[Coral-List] ***SPAM*** RE: Strobes blind seahorses?

Garnet Hooper garnethooper at hotmail.com
Tue Apr 6 06:50:16 EDT 2010

Dear Mel (and all),

I'm going to play devil's advocate here. I don't think this is as 
off-topic as many may have initially thought when you consider the pygmy
 seahorse. Due to the lack of data on pygmy seahorse species (e.g. 
Hippocampus bargibanti), they are described as "data deficient" in terms
 of the IUCN Red List of Threatened Species (addressing Gene's comment 
that "maybe they should be listed as threatended?"). These sea horses will be of 
particularly interest to ReefCheck Malaysia as Several of the most 
commonly dived sites in East Malaysia (e.g. SeaVentures Mabul, Sibuan 
Island) have sea fans with known pygmy seahorses that the dive companies
 are aware of. This means that you literally get queues of divers with 
cameras waiting their turn at these fan corals to take pictures of the 
same pygmy seahorses. At SeaVentures, this is particularly regular as 
SeaVentures is a dive platform and it's only a few hundred yards of the 
main dive resorts on Mabul and hence this site gets dived by several 
groups every day. As seahorses are visual feeders, and as they've only relatively recently been discovered, this could be 
of some importance locally. Especially as they
 are also very highly desired prizes for
 underwater photographers.  I think in this case not only should the 
effect on the eyesight of these seahorses be considered, but also the 
effect of the strobe and divers on their habitat - i.e. the fan coral. 
As with previous answers, I'm not suggesting strobes do blind seahorses,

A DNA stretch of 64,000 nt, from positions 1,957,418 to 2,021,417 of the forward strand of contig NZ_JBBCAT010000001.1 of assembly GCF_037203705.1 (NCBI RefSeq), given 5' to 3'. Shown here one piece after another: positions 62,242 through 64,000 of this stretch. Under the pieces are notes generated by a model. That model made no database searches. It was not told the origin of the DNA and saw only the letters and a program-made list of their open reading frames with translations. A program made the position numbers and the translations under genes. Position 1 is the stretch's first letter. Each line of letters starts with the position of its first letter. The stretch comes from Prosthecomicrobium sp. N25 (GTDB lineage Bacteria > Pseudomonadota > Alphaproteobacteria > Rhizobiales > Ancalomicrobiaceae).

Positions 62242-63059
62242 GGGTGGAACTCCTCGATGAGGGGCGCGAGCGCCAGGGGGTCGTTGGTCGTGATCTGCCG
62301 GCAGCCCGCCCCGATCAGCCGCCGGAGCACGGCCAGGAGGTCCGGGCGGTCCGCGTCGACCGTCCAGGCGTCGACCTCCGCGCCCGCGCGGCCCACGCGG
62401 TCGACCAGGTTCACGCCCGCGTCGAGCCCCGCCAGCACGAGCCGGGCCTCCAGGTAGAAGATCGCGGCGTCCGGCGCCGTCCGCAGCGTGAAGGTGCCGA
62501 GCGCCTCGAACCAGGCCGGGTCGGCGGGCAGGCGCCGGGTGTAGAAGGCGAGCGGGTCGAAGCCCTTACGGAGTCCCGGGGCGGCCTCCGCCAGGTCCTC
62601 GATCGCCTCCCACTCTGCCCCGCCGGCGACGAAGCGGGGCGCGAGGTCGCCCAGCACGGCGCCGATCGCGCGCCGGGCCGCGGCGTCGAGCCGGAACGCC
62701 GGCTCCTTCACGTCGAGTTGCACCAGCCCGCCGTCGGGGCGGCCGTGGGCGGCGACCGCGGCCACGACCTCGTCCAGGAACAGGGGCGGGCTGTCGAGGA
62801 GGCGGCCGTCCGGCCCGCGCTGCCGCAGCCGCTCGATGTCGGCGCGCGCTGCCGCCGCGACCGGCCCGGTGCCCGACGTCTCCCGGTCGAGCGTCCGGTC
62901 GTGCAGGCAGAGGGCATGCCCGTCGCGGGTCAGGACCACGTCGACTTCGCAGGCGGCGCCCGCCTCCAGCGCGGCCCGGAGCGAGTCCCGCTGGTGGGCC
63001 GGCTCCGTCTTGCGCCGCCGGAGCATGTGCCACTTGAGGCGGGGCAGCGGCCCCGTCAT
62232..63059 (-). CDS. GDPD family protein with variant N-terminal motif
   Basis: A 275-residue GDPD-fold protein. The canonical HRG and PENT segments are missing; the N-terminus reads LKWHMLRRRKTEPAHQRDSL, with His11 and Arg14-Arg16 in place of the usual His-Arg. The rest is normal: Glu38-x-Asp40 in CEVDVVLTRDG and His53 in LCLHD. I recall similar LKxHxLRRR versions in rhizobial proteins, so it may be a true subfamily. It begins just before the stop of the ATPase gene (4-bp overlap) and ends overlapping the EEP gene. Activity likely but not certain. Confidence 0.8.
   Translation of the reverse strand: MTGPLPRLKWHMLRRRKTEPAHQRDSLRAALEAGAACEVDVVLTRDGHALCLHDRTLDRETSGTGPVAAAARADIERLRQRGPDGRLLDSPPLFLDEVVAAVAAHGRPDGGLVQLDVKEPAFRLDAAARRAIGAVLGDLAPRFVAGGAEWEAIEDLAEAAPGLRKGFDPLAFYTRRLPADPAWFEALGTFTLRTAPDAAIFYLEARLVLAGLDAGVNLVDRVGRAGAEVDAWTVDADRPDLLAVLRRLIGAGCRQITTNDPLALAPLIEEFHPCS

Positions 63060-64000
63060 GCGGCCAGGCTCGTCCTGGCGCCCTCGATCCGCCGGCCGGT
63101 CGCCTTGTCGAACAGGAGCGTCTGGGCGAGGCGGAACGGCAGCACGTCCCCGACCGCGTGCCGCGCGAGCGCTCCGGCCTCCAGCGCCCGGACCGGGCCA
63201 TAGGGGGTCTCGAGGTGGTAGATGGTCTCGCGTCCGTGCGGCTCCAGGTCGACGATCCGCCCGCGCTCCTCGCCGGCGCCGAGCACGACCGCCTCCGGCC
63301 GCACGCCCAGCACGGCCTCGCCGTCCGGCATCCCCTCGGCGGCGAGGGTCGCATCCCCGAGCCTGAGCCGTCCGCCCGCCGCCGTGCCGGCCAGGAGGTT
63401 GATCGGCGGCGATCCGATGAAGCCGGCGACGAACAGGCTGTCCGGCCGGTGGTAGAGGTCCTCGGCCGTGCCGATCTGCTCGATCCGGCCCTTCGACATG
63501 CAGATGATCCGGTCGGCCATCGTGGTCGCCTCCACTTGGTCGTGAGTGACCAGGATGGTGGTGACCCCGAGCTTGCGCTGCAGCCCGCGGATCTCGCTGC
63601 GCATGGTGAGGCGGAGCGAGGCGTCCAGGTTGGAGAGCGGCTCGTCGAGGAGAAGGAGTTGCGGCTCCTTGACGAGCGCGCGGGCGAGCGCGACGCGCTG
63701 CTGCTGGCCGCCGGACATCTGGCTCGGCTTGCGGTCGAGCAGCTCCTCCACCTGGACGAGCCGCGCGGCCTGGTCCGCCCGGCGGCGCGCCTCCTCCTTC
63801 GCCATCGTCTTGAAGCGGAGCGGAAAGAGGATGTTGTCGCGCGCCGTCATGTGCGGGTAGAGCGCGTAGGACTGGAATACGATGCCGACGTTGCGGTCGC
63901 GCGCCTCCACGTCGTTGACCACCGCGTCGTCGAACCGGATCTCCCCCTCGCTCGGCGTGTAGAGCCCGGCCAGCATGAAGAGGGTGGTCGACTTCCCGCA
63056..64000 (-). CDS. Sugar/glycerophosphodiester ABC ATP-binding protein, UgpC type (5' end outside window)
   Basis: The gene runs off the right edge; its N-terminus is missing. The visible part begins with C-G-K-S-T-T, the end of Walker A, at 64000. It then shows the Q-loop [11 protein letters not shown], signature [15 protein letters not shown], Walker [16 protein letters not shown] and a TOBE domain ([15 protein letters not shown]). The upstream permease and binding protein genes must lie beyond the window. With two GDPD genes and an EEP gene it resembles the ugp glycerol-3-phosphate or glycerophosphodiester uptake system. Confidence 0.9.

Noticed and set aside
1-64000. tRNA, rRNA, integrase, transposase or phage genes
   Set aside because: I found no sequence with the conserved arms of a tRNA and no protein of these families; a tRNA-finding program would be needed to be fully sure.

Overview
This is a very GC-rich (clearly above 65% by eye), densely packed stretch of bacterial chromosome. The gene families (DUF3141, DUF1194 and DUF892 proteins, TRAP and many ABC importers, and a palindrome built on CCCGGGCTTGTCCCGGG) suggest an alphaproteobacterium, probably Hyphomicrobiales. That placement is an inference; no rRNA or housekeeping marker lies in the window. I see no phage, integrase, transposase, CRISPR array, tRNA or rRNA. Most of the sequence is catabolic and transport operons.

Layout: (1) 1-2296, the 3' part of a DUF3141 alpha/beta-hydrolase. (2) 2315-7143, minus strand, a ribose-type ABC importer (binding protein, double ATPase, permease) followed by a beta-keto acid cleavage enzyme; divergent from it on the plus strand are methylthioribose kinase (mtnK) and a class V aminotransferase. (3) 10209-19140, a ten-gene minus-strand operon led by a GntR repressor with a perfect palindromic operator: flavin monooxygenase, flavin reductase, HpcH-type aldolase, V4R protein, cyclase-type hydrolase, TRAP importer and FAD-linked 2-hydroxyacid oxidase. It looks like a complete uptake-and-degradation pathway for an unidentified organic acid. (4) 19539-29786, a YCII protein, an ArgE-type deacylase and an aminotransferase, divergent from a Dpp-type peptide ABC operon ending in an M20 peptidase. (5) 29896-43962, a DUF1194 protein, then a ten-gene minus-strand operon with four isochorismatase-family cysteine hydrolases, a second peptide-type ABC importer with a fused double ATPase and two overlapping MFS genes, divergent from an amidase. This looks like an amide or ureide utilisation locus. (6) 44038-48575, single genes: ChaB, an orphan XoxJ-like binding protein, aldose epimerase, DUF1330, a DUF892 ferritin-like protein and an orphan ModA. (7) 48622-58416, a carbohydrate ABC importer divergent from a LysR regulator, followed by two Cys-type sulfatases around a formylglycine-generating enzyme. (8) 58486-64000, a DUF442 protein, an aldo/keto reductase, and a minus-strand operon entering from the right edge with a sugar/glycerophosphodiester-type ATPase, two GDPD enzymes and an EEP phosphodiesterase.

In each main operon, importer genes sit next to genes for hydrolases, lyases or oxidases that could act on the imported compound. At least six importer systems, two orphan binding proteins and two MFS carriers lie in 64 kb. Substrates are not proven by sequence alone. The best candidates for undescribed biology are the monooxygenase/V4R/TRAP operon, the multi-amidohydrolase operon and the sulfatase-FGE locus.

but there is the possibility in such cases, and the more likely 
possibility that this causes stress and reduces feeding efficiency. Anecdotal evidence suggests that regular 
photography may have some sort of negative impact on the coral itself (i.e. even the dive companies have noted the degradation in quality of 
the fan corals in
 comparison to others found in the vicinity over time since they found 
the pygmy seahorses). Yes, the fan
 coral gets degraded from bits being accidentally broken off by divers, 
but the health of the fan coral may also be being affected (e.g. less 
vibrant colour) - from the physical contact caused by camera equipment 
touching coral tissues (but not strong enough to break off branches) or 
by the flash from the strobe, perhaps? is there any research on this? At
 this point I have to mention that many underwater photographers are 
very careful about ensuring they don't damage their subjects or their 
habitats, and there are guidelines for underwater photographers to this 
effect. I also have to mention that certain local dive companies who show their clients the pygmy seahorses do try and restrict the effect by requesting that divers only take 1-2 photos per person (although it's obvliously easy for divers to get carried away), and several of the fan corals are at depths where bottom time is restricted (30-40m). However, some damage will inevitably occur, and not all impacts 
are known/recognised.   

I felt I had to respond in this case as the trend of responses was 
veering towards "the level of impact is so small it's unimportant so 
it's a ridiculous waste of time considering it". I would like to remind 
those who submitted such "glib" responses that as scientists we need to 
remember to take into account regional and species-specific importance 
of impacts. I am a marine ecologist working in the commercial world, and
 conduct impact assessments and monitoring studies for industries such 
as aquaculture, marine aggregate extraction (dredging) and renewables, 
and as part of that I also talk to the fishing industry. The response of
 the forum was disappointing in that I often hear similar responses 
regarding benthic marine habitats or fisheries - "there's plenty there, 
so any impact is obviously unimportant". In comparison to the surface of
 the Earth (510,072,000 km2), the surface area of the Great Barrier Reef